Wednesday, October 24, 2012

'Nashville' Review - 1.03 Someday You'll Call My Name

        On the newest episode of ABC's Nashville; Rayna immerses herself in her kids' lives and her husband's campaign but is shocked to learn that her family is facing financial ruin; Juliette offers Deacon an exclusive contract to write and tour with her; Juliette's troubled mother, Jolene, re-enters her daughter's life; and Scarlett and Gunnar's big break with Watty is threatened.

        I love this show and how refreshing its narrative, pacing and characters have become. It has been able to take predictable storytelling and turn them on their heads and handle them in a way that I have never really seen on TV. For example, any lesser generic show would of had Rayna be upset that her daughters performed a Juliette Barnes' song at the talent show. Here, she had the much more realistic and appropriate reaction of being a big, proud parent. The show also continues to use music as an integral part of the ongoing narrative without going overboard or putting it in unnatural places.
        Tonight's episode was the first not to be written by series creator Callie Khouri and it featured two main plots that were largely separate from each other. The first two episodes were immensely successful by how every plot and character was able to bounce off of each other and react to the various other plot threads happening. That was seen less in this episode.
        This was actually a big episode for Hayden Panettiere. For the first two episodes, she felt more like a plot device or just an adversary to Rayna or to make the chemistry between Rayna and Deacon more complicated. She had glimmers of real emotional depth that were tapped in a scene or two. Tonight's episode allowed the character grow strongly whenever she was forced to the deal with the emotional ramifications of her mother appearing all over town. That story actually gives Juliette some weight and I enjoyed it thoroughly. The closing moment of her stealing the nail polish does initial concern me as it's a more return to plot motivation with the character than actual character motivation.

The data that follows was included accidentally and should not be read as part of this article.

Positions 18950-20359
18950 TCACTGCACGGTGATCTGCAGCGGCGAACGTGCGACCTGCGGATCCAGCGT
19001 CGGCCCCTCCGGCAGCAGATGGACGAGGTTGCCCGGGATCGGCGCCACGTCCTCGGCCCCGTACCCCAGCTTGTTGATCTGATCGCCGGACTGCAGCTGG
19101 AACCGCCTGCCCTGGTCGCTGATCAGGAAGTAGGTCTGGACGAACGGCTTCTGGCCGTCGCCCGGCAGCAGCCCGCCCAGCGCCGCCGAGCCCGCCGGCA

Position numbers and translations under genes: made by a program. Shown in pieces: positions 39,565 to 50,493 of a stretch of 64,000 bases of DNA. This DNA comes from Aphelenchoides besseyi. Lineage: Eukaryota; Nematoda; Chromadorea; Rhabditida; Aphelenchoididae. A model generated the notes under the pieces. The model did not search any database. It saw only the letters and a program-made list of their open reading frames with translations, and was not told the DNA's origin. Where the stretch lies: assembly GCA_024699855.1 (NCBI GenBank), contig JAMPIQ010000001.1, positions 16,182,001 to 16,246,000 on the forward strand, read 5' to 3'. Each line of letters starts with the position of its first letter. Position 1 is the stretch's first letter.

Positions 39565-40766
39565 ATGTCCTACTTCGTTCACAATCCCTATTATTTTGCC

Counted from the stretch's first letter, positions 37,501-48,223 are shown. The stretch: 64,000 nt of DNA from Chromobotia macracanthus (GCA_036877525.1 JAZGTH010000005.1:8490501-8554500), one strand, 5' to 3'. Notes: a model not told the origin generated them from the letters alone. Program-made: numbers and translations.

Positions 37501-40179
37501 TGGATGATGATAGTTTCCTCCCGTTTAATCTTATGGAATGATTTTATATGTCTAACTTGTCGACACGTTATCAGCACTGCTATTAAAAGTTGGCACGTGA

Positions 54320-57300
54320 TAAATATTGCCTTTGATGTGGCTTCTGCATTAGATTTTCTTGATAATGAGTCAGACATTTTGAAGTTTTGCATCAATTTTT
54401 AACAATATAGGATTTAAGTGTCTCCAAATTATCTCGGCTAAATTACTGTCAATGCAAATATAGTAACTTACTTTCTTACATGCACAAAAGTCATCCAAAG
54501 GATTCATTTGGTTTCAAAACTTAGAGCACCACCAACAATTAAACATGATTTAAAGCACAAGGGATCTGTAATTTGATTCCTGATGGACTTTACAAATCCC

The political storyline has been the most tangential aspect of the show so far and it is largely M.I.A. in this episode. However, its effects can still be felt amongst the many characters. While I don't like that entire plot, I do enjoy how it is showcasing the relationship between Rayna and Lamar as well as Rayna's family dynamic. Connie Britton and Powers Boothe are absolutely spectacular together. Their scenes together just have this compelling spark rooted and portrayed with convincing psychological weightiness. Conversely, I'm less into this story when it's just cryptic teases about Teddy's past financial mystery/corruptness. I think the sooner the show reveals the larger aspects of that story and character I will appreciate it more.
        One thing that I thought the second episode did very well was showcase the parallels between Rayna and Deacon with Scarlett and Gunnar. That aspect was mostly absent here but because I know the show can tap into that I have more excitement towards the younger love triangle. So far, the show has been building up the Scarlett/Gunnar relationship so the fans would be more likely to root for them - just because of the amount of screentime. Jonathan Jackson as Avery has been one of the more underserved actors on this show but he was able to add some interesting qualities to this dynamic this week. It is so refreshing that at this moment the show is not setting it up as Scarlett has to choice either Avery or Gunnar and the one not chosen would cease to be interesting on the show. Both Gunnar and Avery are able to bring different and compelling things out of her and right now I don't see where she can't have both of them.

So what did everyone think of the episode? How fantastic are Britton and Boothe together? What was your favorite song from the hour? Share your thoughts in the comments.